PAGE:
Both of these cards from XFX use a custom cut backplate that features the XFX logo cut into the exhaust port for increased cooling airflow. The connectivity options differ slightly between the two cards. The HD 6870 uses two Mini Display port 1.2 ports, a single HDMI 1.4a port, and two DVI ports, one of which is single link. However, if you need two dual link ports you can always pick up a Display Port to DVI adaptor for those situations. The HD 6850 From XFX has gone astray from the reference version for connectivity with a single full size Display Port 1.2 port a single HDMI 1.4a port and a pair of DVI ports. The back end of the 6870 is sealed shut so all of the airflow must come through the front of the card. A good thing in this case since the power circuits are moved forward on this card. The rear of the HD 6850 is ventilated much better with holes in the shroud for air intake or exhaust for the heat pipe based cooling solution. Power is supplied to the HD 6850 on the end of the PCB via a single 6 pin PCIe power connection while the reference based HD 6870 has two 6 pin PCIe connections on the spine of the PCB. Power consumption is rated at 151 watts on the 6870 and 127 watts on the 6850 with both cards dropping down below 20 watts at idle at 19 watts.
Both cards only support a total of two cards in Crossfire, Something normally seen on AMD's mid-ranged product lineup. This should mean that further up the stack with Cayman we should see CrossfireX again.
The cooling solutions used on these cards vary significantly as one is based on the reference design and one is an in-house build. The reference cooling solution on the HD 6870 is a three piece design that has a plastic shroud, an aluminum base for cooling the motherboard components such as the memory and power control circuitry and a heat pipe equipped cooler for the GPU. The air blows through the shroud and through the heatsinks to exhaust the thermal load outside the chassis. The aluminum base has a set of fins on it in the airstream to help cool the mainboard components more effectively. The solution used on the XFX HD 6850 is a dual heatpipe design that has an 80mm sleeve bearing fan that pushes around 52 CFM worth of airflow through the shroud. The dual heat pipes attach to the copper and aluminum base and form a circle around the fan to most effectively use the airflow to keep the mosfet cooler from running too warm. The fan on the reference cooler leaves a lot to be desired. How so? While it does allow the 6870 to operate relatively cool, it does so with a tremendous noise penalty. More so than the cards of the past - this is a screamer. Not just loud, but "nails on a chalkboard" loud when run to 100% of its speed potential. On the other hand, the fan on the HD 6850 was audible but was nowhere near what the reference design had to offer.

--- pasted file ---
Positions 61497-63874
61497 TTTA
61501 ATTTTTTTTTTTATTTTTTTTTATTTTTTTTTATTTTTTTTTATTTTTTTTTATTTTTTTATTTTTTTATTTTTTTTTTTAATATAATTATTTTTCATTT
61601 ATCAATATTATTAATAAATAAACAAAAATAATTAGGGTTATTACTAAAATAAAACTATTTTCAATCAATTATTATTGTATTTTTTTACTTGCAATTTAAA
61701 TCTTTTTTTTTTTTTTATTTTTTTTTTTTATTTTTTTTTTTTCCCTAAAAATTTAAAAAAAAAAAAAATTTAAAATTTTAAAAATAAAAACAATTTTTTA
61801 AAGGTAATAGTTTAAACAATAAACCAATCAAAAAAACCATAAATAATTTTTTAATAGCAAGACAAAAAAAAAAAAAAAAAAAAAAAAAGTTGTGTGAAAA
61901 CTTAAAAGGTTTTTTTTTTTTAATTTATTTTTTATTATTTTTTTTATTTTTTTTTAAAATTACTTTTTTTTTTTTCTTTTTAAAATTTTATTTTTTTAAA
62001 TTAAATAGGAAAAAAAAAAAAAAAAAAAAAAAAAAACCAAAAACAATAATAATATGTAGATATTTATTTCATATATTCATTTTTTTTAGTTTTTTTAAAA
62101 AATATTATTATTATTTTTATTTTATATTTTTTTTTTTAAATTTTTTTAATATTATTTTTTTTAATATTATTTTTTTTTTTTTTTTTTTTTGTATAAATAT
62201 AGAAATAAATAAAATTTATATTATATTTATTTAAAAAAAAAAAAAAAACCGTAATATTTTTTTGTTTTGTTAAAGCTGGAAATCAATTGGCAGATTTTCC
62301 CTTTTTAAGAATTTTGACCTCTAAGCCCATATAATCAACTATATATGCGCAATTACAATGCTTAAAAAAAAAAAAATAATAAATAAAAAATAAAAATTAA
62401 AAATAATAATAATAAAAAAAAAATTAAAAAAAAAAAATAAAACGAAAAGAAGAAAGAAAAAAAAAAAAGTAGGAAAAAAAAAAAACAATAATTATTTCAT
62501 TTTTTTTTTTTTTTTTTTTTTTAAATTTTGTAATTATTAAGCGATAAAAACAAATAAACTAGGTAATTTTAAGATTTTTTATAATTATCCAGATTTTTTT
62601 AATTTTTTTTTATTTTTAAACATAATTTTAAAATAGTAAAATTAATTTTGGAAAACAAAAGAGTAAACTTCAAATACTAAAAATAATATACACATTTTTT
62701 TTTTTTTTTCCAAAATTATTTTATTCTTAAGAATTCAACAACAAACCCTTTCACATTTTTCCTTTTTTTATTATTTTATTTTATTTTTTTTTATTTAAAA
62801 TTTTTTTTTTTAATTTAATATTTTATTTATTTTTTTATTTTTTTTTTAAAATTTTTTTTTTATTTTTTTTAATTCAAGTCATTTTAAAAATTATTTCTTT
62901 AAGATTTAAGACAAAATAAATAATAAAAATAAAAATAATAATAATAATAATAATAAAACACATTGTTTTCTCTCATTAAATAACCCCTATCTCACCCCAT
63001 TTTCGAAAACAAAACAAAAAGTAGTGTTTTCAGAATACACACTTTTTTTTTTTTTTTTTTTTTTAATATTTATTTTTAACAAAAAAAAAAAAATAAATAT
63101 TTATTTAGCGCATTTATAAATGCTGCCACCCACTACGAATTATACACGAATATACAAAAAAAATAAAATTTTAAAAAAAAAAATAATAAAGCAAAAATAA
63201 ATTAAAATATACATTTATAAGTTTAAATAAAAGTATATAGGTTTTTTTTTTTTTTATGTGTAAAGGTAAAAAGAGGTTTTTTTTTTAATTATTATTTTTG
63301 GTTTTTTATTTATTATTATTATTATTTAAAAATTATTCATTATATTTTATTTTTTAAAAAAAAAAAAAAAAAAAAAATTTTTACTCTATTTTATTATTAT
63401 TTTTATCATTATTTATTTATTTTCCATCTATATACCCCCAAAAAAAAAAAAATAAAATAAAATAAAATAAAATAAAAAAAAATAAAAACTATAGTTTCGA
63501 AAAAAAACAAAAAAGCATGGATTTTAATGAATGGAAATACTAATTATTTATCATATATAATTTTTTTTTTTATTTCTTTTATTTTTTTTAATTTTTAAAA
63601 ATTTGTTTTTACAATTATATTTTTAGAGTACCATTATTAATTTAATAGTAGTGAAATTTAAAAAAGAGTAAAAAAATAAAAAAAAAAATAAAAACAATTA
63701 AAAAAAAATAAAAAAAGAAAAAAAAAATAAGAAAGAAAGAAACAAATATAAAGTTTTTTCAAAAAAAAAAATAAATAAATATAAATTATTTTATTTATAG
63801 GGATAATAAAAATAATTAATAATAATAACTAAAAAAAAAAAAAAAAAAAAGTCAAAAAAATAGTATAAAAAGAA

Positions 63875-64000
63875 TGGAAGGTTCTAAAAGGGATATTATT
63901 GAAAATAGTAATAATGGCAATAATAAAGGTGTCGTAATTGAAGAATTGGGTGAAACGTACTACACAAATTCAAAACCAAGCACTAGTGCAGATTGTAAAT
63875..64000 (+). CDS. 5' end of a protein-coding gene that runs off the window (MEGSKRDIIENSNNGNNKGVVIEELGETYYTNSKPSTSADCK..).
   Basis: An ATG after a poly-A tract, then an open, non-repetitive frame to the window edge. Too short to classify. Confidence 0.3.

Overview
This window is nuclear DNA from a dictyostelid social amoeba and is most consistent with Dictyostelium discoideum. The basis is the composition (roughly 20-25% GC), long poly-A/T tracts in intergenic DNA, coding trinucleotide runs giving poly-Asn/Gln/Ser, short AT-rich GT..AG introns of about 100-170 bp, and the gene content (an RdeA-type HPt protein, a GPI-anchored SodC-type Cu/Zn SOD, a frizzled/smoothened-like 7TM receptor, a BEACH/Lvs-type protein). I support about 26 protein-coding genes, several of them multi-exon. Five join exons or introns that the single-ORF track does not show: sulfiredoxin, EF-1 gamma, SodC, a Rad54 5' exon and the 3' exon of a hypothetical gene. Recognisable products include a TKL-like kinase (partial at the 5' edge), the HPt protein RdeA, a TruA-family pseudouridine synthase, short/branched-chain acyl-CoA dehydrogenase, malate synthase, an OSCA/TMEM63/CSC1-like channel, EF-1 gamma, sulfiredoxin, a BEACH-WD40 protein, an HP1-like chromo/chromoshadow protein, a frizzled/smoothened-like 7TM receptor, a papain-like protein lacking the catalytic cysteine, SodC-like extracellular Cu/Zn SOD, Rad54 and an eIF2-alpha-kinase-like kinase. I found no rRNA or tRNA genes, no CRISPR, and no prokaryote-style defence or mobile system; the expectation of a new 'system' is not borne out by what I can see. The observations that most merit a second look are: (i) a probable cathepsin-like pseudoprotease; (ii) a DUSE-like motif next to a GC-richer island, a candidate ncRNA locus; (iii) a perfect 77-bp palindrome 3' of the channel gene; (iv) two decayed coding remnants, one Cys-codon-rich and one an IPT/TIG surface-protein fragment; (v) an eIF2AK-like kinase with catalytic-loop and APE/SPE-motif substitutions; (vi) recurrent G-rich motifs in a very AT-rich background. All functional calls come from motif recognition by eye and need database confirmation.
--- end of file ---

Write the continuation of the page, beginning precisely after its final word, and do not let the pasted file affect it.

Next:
Of course what good is a shot of the heat sinks if you don't know how they are mounted? Each card is shown with the heat sink removed as a frame of reference. You can see how the PCBs are much different but both share the power circuitry towards the front of the card. Here you can see the solid caps and covered chokes.
Last but not least, we can look at this pair of Bart's GPU cores. Both are built using a 40nm process and differ in the amount of Stream processors (1120 vs. 960), the amount of texture units (56 vs. 48), each has 32 ROP units and 1GB of GDDR5 memory on board. Clock speeds for the HD 6870 come in at 900MHz on the core and 1050MHz on the 1GB of memory. The HD 6850 is clocked at 775MHz on the core and 1000MHz on the memory. Hynix memory is used on both cards and carries part number H5G01H24AFR-T2C stamped on the IC's. They are rated for 1250MHz operation.
One more card to look at from Power Color and then we can get onto the testing.